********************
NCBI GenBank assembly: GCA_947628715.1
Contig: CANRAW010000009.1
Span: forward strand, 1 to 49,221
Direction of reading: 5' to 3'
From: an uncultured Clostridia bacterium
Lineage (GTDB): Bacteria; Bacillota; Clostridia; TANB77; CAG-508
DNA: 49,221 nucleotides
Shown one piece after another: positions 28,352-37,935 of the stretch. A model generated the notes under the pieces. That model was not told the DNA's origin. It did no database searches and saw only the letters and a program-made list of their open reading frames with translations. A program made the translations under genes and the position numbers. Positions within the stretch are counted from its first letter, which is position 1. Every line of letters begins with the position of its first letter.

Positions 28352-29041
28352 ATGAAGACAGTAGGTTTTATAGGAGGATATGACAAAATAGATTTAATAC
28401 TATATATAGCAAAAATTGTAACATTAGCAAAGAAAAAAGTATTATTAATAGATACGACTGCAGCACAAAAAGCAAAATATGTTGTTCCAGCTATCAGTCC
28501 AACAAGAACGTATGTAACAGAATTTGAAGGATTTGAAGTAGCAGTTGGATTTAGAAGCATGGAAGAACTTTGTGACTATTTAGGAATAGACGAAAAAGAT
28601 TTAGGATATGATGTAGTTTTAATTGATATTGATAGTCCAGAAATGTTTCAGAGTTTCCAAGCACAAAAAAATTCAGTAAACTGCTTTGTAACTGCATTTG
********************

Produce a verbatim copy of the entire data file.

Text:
NCBI GenBank assembly: GCA_947628715.1
Contig: CANRAW010000009.1
Span: forward strand, 1 to 49,221
Direction of reading: 5' to 3'
From: an uncultured Clostridia bacterium
Lineage (GTDB): Bacteria; Bacillota; Clostridia; TANB77; CAG-508
DNA: 49,221 nucleotides
Shown one piece after another: positions 28,352-37,935 of the stretch. A model generated the notes under the pieces. That model was not told the DNA's origin. It did no database searches and saw only the letters and a program-made list of their open reading frames with translations. A program made the translations under genes and the position numbers. Positions within the stretch are counted from its first letter, which is position 1. Every line of letters begins with the position of its first letter.

Positions 28352-29041
28352 ATGAAGACAGTAGGTTTTATAGGAGGATATGACAAAATAGATTTAATAC
28401 TATATATAGCAAAAATTGTAACATTAGCAAAGAAAAAAGTATTATTAATAGATACGACTGCAGCACAAAAAGCAAAATATGTTGTTCCAGCTATCAGTCC
28501 AACAAGAACGTATGTAACAGAATTTGAAGGATTTGAAGTAGCAGTTGGATTTAGAAGCATGGAAGAACTTTGTGACTATTTAGGAATAGACGAAAAAGAT
28601 TTAGGATATGATGTAGTTTTAATTGATATTGATAGTCCAGAAATGTTTCAGAGTTTCCAAGCACAAAAAAATTCAGTAAACTGCTTTGTAACTGCATTTG